The infamous rotten egg smell comes from bacterial growth in the drains. When organic matter like hair and food gets stuck in the drain, it will begin to break down. The decomposition sight is bacteria’s favorite place to thrive. As the amount of bacteria multiplies, the rotten egg smell (actually caused by hydrogen sulfide gas) will get stronger and stronger, climbing back up your drains.
If your water smells metallic, it’s likely carrying bits of metal in the stream as well. Your main water supply line is made of strong metal pipes (either brass, copper, or galvanized steel) that are under constant pressure, causing them to break down faster than your drain lines. When this line deteriorates, specs of metal will break off and end up in your water supply, causing your water to smell and taste funny.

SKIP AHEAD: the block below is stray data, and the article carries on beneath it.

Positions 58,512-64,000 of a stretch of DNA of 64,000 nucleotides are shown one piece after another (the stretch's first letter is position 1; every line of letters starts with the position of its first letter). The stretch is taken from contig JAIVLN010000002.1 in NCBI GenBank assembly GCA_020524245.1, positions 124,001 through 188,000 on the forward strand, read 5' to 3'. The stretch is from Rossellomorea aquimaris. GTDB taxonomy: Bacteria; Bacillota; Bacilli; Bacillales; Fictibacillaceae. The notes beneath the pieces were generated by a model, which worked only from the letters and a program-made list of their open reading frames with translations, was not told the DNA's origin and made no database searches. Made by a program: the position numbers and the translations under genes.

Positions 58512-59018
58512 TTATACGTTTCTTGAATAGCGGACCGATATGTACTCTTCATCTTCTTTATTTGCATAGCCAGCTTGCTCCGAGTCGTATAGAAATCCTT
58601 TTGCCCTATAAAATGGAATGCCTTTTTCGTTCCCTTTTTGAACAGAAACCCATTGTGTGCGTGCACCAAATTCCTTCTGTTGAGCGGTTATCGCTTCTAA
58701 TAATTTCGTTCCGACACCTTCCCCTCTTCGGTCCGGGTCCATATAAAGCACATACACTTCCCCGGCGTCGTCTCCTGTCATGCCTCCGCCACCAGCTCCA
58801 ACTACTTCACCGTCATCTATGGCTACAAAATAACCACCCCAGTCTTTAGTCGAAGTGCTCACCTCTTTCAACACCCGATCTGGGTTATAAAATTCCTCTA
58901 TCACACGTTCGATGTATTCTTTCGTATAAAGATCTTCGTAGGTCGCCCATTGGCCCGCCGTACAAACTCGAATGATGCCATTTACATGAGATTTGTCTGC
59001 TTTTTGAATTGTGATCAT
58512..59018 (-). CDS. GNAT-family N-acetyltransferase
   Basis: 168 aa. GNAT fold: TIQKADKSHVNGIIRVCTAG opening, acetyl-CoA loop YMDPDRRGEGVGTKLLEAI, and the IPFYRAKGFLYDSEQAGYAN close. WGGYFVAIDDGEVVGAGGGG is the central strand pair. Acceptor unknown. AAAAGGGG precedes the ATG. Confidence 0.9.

You might enjoy the smell of chlorine for about a minute after you’ve finished cleaning your house from top to bottom, but it’s never an inviting odor when it comes from your plumbing. If your water smells (and tastes) like swimming pool water, there’s probably too much chlorine in your water supply. It’s not dangerous to consume, but it’s not fresh water either.
The fishy odor in your water is commonly caused by barium, cadmium, and chlorine, all naturally-occurring minerals, interacting with the water. Just like chlorine, barium, cadmium, and a host of other chemicals are used to disinfect water at the treatment plant. If this smell persists for too long, give your local water authority a call.